Cricket council reviews code after worst behavior in years
By JOHN PYE
Mar. 29, 2018
The best batsman in test cricket has been banned for 12 months by his own bosses after he and two teammates finally crossed what Australians have long described but never fully explained as "the line."
The International Cricket Council has decided enough is enough. The rules have existed for more than a century, but obviously not clearly enough. Cricket's governing body can no longer abide by arbitrary interpretations of what constitutes what is right and what is wrong.
ICC chief executive David Richardson said he couldn't let it go any further after seeing "a number of incidents of poor player behavior in recent weeks which has included ugly sledging, send-offs, dissent against umpires' decisions, a walk-off and ball tampering."
The hostile series between Australia and South Africa has had plenty of flash points, with players verbally abusing and physically intimidating each other on and off the field and even the crowd getting involved.
It reached its lowest point, though, when young Australian opener Cameron Bancroft was caught in a clumsy attempt at ball tampering — a plot apparently orchestrated by vice-captain David Warner and not stopped by captain Steve Smith — in the third cricket test in South Africa last weekend. That led to an outpouring of anger in Australia and calls of hypocrisy from the rest of the cricket world.
Smith was banned for one test by the ICC, but was more severely punished by Cricket Australia after an investigation into the cheating claims. Smith and Warner were banned for 12 months and Bancroft was suspended for nine months.
Australia coach Darren Lehmann watched emotional news conferences from Smith and Bancroft on their returns to Australia and, on the eve of the series-finale in Johannesburg, announced he also planned to quit. He'd earlier acknowledged there was a need for a shift in culture within the Australian team.
The combative Warner had already been in trouble following a confrontation with a South African player near the locker rooms in the second test in Port Elizabeth. In the same match, South Africa fast bowler Kagiso Rabada had been banned for clashing with Smith before having the suspension overturned on appeal to the ICC.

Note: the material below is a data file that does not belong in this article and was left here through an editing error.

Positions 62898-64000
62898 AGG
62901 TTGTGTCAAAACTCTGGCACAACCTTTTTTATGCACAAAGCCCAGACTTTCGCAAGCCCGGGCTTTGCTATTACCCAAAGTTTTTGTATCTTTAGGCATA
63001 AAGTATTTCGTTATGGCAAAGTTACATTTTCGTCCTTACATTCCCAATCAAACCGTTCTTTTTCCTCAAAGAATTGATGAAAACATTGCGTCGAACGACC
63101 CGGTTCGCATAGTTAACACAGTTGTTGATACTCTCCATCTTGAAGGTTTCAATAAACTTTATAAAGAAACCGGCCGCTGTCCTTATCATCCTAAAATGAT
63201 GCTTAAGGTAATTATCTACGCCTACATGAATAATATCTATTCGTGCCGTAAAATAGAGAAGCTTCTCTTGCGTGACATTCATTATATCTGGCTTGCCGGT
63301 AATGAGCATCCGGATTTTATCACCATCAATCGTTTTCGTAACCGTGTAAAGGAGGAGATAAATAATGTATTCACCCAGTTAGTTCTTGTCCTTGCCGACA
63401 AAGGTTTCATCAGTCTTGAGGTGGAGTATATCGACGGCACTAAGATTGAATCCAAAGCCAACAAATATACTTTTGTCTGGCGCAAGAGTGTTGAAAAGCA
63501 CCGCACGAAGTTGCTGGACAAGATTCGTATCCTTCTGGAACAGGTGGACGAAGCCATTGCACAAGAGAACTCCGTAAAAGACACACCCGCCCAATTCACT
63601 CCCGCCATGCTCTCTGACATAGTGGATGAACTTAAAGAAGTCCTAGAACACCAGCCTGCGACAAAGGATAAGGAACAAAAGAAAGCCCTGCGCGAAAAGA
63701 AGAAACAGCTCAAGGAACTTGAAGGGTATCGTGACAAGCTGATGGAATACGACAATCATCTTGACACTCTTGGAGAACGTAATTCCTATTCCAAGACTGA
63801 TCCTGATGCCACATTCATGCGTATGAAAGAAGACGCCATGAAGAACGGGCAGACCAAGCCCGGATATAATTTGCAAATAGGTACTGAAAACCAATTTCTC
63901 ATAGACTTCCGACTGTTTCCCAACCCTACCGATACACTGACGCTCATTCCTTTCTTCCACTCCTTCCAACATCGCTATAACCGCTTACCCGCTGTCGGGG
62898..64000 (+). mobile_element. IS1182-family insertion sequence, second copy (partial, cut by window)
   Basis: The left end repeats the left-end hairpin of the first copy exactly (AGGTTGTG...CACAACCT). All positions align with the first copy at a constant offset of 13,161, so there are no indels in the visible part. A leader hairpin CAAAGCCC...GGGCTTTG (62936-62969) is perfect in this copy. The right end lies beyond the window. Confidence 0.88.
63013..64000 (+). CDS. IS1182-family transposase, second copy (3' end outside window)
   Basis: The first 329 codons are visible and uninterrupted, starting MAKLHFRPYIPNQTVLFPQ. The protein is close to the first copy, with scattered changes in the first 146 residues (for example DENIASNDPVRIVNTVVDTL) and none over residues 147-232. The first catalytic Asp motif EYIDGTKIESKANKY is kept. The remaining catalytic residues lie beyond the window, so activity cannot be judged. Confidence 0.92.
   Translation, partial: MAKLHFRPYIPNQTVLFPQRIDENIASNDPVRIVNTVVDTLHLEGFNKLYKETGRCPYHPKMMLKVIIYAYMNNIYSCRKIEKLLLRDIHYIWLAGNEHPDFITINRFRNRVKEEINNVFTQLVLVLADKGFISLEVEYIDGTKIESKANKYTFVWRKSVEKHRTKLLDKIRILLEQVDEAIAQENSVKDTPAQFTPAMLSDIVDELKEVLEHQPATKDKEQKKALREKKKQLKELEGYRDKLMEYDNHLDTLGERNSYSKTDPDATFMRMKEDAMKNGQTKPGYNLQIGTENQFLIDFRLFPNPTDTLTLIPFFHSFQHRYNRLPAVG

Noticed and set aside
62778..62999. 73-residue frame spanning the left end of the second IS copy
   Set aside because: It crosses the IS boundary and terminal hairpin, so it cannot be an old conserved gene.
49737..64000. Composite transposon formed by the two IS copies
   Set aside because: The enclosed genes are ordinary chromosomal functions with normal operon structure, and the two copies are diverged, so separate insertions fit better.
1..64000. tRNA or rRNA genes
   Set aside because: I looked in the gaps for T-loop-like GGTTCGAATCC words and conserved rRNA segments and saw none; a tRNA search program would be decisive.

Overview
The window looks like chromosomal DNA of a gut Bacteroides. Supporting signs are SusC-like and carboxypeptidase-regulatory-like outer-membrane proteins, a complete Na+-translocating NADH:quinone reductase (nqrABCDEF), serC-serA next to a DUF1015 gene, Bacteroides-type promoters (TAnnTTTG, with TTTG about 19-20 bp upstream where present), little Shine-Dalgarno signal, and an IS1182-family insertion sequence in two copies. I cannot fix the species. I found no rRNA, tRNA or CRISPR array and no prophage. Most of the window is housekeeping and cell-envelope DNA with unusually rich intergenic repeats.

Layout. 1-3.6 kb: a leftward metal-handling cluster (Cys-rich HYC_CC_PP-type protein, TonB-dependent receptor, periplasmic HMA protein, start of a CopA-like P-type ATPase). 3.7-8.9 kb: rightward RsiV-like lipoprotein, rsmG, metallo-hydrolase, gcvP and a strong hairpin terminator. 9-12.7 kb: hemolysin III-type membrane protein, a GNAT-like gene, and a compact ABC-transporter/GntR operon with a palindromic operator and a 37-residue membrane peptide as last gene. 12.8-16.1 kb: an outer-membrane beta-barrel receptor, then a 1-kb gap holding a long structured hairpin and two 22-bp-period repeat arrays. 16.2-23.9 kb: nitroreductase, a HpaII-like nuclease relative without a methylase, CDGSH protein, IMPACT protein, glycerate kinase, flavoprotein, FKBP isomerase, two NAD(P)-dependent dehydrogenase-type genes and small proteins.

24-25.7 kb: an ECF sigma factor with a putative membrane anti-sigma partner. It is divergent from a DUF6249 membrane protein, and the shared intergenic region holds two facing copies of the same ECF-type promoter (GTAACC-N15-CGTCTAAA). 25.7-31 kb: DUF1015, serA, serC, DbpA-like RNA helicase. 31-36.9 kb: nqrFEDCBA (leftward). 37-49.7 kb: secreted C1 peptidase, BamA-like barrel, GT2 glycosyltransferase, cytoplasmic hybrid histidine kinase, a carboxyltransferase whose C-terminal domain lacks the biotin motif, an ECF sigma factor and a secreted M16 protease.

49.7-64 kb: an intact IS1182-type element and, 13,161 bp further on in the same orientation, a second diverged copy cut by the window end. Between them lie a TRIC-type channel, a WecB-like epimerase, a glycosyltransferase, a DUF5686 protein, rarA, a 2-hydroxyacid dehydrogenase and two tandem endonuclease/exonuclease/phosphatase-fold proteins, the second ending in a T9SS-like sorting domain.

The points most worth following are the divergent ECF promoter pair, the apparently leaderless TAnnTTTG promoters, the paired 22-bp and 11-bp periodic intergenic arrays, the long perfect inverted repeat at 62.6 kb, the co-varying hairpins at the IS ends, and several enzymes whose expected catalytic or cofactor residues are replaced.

Richardson said recent weeks have been "one of the worst periods in recent memory for consistently poor player behavior and the global outcry in relation to the ball tampering is a clear message to cricket: enough is enough."
Some of the biggest stars of the game have been accused of ball tampering over the last three decades, but the sanctions have only ever extended to one or two games and fines. The first recorded case for an Australian test player upended that trend, though, with Cricket Australia reacting to public backlash not so much for ball tampering but because of the blatant conspiracy to cheat.
After promoting its national team as the moral compass of the rules for so long, Australian officials had little choice. Now there's a push for a crackdown not only on ball tampering but on all kinds of on-field behavior in the international game.
"I must admit this has been an eye-opener for me personally. Ball-tampering around the world is considered cheating . I think we need to look at it again, and this is what has prompted this review," Richardson said. "This is an opportunity for us to draw a line in the sand and say quite clearly fans are concerned about the way the game is played.
"The reaction . all around the world shows us that if we neglect the way the game is played, cricket is itself in danger."
Richardson said respected ex-players, including the likes of former Australia captain Allan Border and West Indies leader Richie Richardson, would be invited to join lawmakers on a panel to review the player code of conduct and ensure it is made clearer,
The review will focus on the Code of Conduct, assessing the levels of offenses based on seriousness, working to more clearly define the conduct that will constitute each offense and determine what sanctions should apply.
Richardson said the "Spirit of cricket" — which has long existed but may lack some clarity in the modern era — should be based on a culture of respect.
Cricket has long been considered a genteel game, where the umpire's decision is final and the rules were accepted rather than enforced.
In the ultra-professional era and with the implementation of TV umpires and video referrals, that no longer seems to be the case.
"This is a real opportunity for us to take a hard look at the game," Richardson said. "That definition of 'It's just not cricket." Well, we've got an obligation to make sure that becomes still a relevant phrase in the English language going forward."